IM4 was developed as an evidence and research based tool. The research listings below played a role in the development of the IM4 system, process, and reporting features. New research is always being conducted and will be added as needed.

Evidence supporting each step (Match, Map, Monitor, Meet) in the IM4 platform:

There is strong evidence supporting the matching of students to intervention to enable more precise and effective supports (IM4):

Emerging evidence on the IM4 process as a whole for the US School Population:

  • Miller, F.G., Cook, C. R., & Zhang, Y. (2018). Initial development and evaluation of the student intervention matching (SIM) form. Journal of school psychology, 66, 11-24.
  • Digs, C., Cook, C. R., & Zhang, Y. (under review). Matching Evidence-based interventions to student needs: efficacy of a pre-intervention assessment for students with externalizing problems. Assessment for effective intervention.

Emerging evidence on the IM4 process as a whole for International School Population:

Team initiated problem solving:

  • Todd, A. W., Horner, R. H., Newton, J., S Algozzine, R. F., Algozzine, K. M., & Frank, J. L. (2011). Effects of team-initiated problem solving on decision making by school wide behavior support teams. Journal of applied school psychology, 27 (1), 42-59.
  • Newton, J. S., Horner, R. H., Algozzine, B., Todd. W., & Algozzine, K. (2012). A randomized wait-list controlled analysis of the implementation integrity of team-initiated problem solving processes. Journal of school psychology, 50 (4), 421-441.
  • Algozzine, N. P. K. (2012). A case study of Team-initiated problem solving addressing student behavior in one. Journal of special education leadership, 25 (B1o-I).

Use of progress monitoring students in response social, emotional, and behavioral interventions:

  • Cook, C. R., & Volpe, R. (2013). Progress monitoring behavior using brief, change-sensitive rating scales. In F.M. Gresham and H.M. Walkers Eds. Handbook of Evidence-Based Practices for Students Having Emotional and Behavioral Disorders.
  • Chafouleas, S. M., Riley-Tillman, T.C., & Christ, T. J. (2009). Direct behavior rating an emerging method for assessing social behavior within a tiered intervention system.
  • Christ, T. J., Riley- Tillman, T. C., & Chafouleas, S. M. (2009). Foundation for the development and use of direct behavior rating to assess and evaluate student behavior. Assessment for effective intervention, 34 (4), 575-591.
  • Chafouleas, S. M. (2011). Direct behavior rating: A review of the issues and research in its development. Education and treatment of children, 34 (4), 575-591.

Evidence supporting each of the interventions included in the IM4 platform:

  • Jolivette, K., & Wehby, J.H. (1999). My teacher said I did good work today! Using collaborative behavioral contracting. Teaching exceptional children, 31, 21-18.
  • Kerr, M. M., & Nelson, C. M. (1998). Strategies for managing behavior problems in the classroom. Prentice Hall.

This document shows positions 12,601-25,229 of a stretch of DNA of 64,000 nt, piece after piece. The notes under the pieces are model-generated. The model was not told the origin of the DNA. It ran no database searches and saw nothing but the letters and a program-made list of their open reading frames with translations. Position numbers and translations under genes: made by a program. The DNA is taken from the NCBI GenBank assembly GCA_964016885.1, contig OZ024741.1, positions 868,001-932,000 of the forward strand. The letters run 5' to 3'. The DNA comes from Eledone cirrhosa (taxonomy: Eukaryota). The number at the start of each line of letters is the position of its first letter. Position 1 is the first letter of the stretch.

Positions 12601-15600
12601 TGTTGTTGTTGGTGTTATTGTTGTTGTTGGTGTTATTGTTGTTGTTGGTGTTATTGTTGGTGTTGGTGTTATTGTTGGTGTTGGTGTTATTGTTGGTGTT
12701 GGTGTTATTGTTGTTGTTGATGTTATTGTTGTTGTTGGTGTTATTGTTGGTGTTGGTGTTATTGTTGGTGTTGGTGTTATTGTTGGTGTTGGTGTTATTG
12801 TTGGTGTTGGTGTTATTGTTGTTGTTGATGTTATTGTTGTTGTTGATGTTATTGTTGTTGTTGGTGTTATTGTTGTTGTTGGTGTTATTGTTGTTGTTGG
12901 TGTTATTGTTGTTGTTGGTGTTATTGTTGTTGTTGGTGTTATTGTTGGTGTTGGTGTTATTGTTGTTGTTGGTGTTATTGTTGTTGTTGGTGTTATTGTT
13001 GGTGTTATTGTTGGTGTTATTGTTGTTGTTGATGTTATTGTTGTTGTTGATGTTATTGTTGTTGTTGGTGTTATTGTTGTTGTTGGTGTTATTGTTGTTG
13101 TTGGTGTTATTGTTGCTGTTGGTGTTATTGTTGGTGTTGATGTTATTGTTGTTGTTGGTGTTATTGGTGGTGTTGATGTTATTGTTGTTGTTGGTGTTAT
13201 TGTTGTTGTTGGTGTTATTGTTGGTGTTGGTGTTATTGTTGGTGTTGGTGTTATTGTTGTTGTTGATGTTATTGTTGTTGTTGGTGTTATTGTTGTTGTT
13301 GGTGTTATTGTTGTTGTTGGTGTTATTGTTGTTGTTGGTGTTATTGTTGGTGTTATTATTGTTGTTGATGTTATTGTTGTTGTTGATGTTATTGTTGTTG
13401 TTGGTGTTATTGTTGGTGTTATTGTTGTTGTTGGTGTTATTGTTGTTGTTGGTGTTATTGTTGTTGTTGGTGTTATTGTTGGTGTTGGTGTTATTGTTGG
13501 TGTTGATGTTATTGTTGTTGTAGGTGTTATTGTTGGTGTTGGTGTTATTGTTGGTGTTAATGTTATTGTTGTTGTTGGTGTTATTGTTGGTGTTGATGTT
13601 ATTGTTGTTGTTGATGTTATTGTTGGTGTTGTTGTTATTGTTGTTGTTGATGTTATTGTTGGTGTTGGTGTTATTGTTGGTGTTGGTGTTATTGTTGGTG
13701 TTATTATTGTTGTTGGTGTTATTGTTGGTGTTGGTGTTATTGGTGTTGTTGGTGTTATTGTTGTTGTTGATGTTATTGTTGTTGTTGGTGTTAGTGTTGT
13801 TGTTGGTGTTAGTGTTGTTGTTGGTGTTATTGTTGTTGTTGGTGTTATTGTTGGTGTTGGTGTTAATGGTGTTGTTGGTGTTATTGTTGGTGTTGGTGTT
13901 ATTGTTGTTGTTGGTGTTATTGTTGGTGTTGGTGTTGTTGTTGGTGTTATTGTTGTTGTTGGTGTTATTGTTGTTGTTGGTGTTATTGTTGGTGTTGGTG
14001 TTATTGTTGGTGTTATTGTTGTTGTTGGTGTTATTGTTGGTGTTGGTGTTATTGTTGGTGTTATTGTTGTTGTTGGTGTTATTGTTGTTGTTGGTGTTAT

• Mruzek, D. W., Cohen, C, & Smith, T. (2007). Contingency contracting with students with autism spectrum disorders in a public school setting. Journal of developmental and physical disabilities, 19, 103-114.
  • Cox, D. D. (2005). Evidence-based interventions using home-school collaboration. School psychology quarterly, 20, 473-497.
  • Jurbergs, N., Palcic, J. L., & Kelley, M.L. (2007). School-home notes with and without response cost: increasing attention and academic performance in low-income children with attention deficit/hyperactivity disorder. School psychology quarterly, 22, 358-379.
  • McCain, A. P., & Kelley, M. L. (1993). Managing the classroom behavior of an ADHD preschooler: The efficacy of a school-home note intervention. Child and family behavior therapy, 15, 33-44.
  • Briesch, A. M., & Chafouleas, S. M. (2009). Review and analysis of literature on self-management interventions to promote appropriate classroom behaviors (1988-2008). School Psychology Quarterly, 24, 106-118.
  • Dalton, T., Martella, R. C., 7 Marchand- Martella, N. E. (1999). The effects of a self-management program in reducing off-task behavior. Journal of behavioral education, 9, 157-176.
  • Maggin, D. M., Zurheide, J., Pickett, K. C., & Baillie S. J. (2015). A systematic evidence review of the check-in/check-out program for reducing student challenging behaviors. Journal of positive behavior interventions, 17, 197-208.
  • Filter, K. J., McKenna, M. K., Benedict, E. A., Horner, R. H., Todd, A., & Watson, J (2007). Check in/check out: a post-hoc evaluation of an efficient, secondary-level targeted intervention for reducing problem behaviors in schools. Education and treatment of children. 30, 69-84.
  • The small group skills instructions included in the IM4 matching algorithm all posses solid bodies of evidence as listed in what works clearinghouse, IES website etc.
  • Jaycox, Lisa H., et al. “Cognitive behavioral intervention for trauma in schools.” Journal of Applied School Psychology 28.3 (2012): 239-255.
  • Keehn, Rebecca H. McNally, et al. “The coping cat program for children with anxiety and autism spectrum disorder: a pilot randomized controlled trial.” Journal of autism and developmental disorders 43.1 (2013): 57-67.